bupivacaine (Marcaine; Sensorcaine)

  • Pharmacy Author:
    Omudhome Ogbru, PharmD

    Dr. Ogbru received his Doctorate in Pharmacy from the University of the Pacific School of Pharmacy in 1995. He completed a Pharmacy Practice Residency at the University of Arizona/University Medical Center in 1996. He was a Professor of Pharmacy Practice and a Regional Clerkship Coordinator for the University of the Pacific School of Pharmacy from 1996-99.

  • Medical and Pharmacy Editor: Jerry R. Balentine, DO, FACEP
    Jerry R. Balentine, DO, FACEP

    Jerry R. Balentine, DO, FACEP

    Dr. Balentine received his undergraduate degree from McDaniel College in Westminster, Maryland. He attended medical school at the Philadelphia College of Osteopathic Medicine graduating in1983. He completed his internship at St. Joseph's Hospital in Philadelphia and his Emergency Medicine residency at Lincoln Medical and Mental Health Center in the Bronx, where he served as chief resident.

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What is bupivicaine-injection, and how does it work (mechanism of action)?

Bupivacaine is a local anesthetic that is similar to lidocaine and mepivacaine (amide type). Bupivacaine, like other local anesthetics reduces the flow of sodium in and out of nerves. This decreases the initiation and transfer of nerve signals in the area in which the drug is applied. This blockage leads first to a loss of sensation of pain, then temperature, touch, deep pressure, and muscle control. The concentration of the drug will determine how quickly it starts working. The FDA approved bupivacaine in October 1972.

What brand names are available for bupivicaine-injection?

Marcaine; Sensorcaine

Is bupivicaine-injection available as a generic drug?

GENERIC AVAILABLE: Yes

Do I need a prescription for bupivicaine-injection?

Yes

What are the side effects of bupivicaine-injection?

Side effects are related to higher doses, as well as unintentional injection into alternative sites. Absorption into the blood stream may lead to the following sied effects:

Other important side effects include:

Rare, but serious complications include decreased function of the nervous system, activation of the nervous system (resulting in seizures), paraplegia, nerve disorder, total block of spinal nerves, and respiratory arrest. Specific warnings exist about using the 0.75 % dose in obstetrical anesthesia as there have been reports of cardiac arrest.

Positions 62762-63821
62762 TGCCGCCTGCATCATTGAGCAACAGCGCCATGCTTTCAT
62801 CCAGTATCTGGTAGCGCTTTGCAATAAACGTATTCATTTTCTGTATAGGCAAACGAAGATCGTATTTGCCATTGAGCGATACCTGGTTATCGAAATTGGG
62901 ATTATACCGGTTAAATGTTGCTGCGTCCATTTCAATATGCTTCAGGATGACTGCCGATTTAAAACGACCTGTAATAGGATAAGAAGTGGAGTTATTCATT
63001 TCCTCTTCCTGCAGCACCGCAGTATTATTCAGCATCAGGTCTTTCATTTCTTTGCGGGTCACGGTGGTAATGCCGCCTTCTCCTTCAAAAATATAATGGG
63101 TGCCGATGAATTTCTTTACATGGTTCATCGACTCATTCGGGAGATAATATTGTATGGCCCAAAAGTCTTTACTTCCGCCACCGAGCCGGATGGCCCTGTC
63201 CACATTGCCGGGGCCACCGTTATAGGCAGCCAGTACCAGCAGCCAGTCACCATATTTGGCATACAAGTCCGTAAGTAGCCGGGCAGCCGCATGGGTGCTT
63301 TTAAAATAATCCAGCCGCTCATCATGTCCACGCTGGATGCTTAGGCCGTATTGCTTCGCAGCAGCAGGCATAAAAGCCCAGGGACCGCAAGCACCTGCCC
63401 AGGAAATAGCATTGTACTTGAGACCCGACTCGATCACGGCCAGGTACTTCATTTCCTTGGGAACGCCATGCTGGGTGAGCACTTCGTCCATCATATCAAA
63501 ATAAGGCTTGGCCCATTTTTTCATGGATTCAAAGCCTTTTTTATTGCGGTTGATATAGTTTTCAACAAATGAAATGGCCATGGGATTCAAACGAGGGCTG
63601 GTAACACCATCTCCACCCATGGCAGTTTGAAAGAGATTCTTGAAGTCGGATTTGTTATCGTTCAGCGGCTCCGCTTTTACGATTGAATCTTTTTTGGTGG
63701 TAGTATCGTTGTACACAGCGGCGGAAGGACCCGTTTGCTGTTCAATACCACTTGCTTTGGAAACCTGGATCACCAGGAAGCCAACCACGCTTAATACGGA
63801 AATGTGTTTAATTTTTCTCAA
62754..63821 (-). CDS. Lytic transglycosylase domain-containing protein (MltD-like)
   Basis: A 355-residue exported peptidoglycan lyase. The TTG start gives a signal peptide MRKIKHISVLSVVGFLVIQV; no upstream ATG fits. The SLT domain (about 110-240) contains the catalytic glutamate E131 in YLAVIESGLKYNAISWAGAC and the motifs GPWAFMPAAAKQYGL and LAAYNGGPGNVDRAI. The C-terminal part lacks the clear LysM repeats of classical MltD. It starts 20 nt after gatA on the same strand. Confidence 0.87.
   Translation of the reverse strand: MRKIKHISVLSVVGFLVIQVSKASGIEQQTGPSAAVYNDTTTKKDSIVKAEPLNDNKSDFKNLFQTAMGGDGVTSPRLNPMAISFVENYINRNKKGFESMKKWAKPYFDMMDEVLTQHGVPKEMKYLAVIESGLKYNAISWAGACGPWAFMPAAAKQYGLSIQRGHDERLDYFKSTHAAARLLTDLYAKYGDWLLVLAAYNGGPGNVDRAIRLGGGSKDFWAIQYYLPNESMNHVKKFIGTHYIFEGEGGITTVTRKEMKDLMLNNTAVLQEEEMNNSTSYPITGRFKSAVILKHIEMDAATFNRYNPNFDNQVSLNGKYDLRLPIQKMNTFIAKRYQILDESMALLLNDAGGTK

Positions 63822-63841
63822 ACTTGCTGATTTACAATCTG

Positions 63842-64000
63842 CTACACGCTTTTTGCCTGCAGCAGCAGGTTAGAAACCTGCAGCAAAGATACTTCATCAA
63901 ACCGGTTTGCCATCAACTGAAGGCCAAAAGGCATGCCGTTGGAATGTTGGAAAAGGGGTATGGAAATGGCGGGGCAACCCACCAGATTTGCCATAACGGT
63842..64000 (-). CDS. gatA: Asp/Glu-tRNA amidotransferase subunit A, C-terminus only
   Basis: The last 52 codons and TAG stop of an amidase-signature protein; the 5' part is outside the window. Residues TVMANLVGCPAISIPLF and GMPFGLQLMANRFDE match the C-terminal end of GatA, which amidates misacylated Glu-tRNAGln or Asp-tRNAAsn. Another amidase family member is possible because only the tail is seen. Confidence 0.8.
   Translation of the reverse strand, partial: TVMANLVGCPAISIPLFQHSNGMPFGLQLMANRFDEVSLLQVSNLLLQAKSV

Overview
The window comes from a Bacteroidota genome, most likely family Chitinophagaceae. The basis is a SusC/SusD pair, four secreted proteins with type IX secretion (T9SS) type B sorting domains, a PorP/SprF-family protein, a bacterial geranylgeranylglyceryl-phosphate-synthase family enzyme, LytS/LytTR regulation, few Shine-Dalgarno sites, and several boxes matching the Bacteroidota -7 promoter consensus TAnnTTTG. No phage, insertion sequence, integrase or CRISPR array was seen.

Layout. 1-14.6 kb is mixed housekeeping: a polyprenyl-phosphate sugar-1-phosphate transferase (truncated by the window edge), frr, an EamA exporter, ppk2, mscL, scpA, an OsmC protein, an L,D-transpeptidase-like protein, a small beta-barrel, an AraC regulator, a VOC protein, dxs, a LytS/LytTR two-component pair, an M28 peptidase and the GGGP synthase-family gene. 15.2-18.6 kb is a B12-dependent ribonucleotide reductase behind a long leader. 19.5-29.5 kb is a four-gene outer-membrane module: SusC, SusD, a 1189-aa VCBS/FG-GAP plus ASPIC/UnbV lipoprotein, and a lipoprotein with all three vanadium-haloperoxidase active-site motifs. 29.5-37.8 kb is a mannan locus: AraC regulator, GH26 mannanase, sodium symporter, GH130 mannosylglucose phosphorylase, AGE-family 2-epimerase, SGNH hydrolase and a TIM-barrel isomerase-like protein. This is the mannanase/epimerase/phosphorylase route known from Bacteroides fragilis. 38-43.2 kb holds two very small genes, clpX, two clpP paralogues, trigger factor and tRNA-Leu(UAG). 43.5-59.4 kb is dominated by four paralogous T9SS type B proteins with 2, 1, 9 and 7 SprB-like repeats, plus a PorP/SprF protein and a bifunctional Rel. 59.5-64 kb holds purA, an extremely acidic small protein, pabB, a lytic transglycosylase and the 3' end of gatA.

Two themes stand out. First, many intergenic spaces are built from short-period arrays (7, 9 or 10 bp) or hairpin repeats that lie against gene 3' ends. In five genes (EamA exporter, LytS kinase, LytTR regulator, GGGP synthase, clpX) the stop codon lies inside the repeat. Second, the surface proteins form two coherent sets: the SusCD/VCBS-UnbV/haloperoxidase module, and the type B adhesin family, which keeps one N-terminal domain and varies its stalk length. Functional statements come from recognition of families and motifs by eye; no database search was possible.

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What is the dosage for bupivicaine-injection?

The initial dose for adults depends on the procedure, necessary depth of anesthesia, blood flow to the region, desired duration of anesthesia, and the condition of the patient. For example, in surgical procedures requiring a high degree of muscle relaxation and prolonged effects, 10-20 mL of 0.75% bupivacaine should be administered. Smaller procedures will require smaller doses.

Which drugs or supplements interact with bupivicaine-injection?

Therapy should be monitored when used with beta-blockers, such as atenolol (Tenormin), as they may increase the concentration of bupivacaine.

Monitor therapy with peginterferon Alfa-2b as it may decrease the concentration of bupivacaine and lead to diminished effects.

Hyaluronidase may increase how quickly bupivacaine starts to work as well as increase how much bupivacaine is absorbed into the blood stream. Monitor for toxic reactions such as low blood pressure, decreased heart rate, irregular heart rhythm, or cardiac arrest.

Technetium Tc 99m tilmanocept should not be simultaneously injected with the bupivacaine as it interferes with how well the technetium Tc 99m tilmanocept is able to spread and be used for diagnostic purposes.

Is bupivicaine-injection safe to take if I'm pregnant or breastfeeding?

There are not adequate studies in pregnant women. It may be used for obstetrical anesthesia or analgesia if benefits outweigh the risks.

Bupivacaine is excreted in breast milk and should not be used by nursing mothers.

What else should I know about bupivicaine-injection?

What preparations of bupivicaine-injection are available?

Intrathecal solution and injection solution with or without methylparaben and or preservatives: 0.25%, 0.5%, 0.75% in 2, 10, 30, 50 mL. Preservative free formulations should be used in caudal or epidural block.

How should I keep bupivicaine-injection stored?

Bupivacaine should be stored at room temperature, between 20 C to 25 C (68 F to 77 F).

REFERENCE: FDA Prescribing Information.

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Reviewed on 9/28/2015
References
REFERENCE: FDA Prescribing Information.

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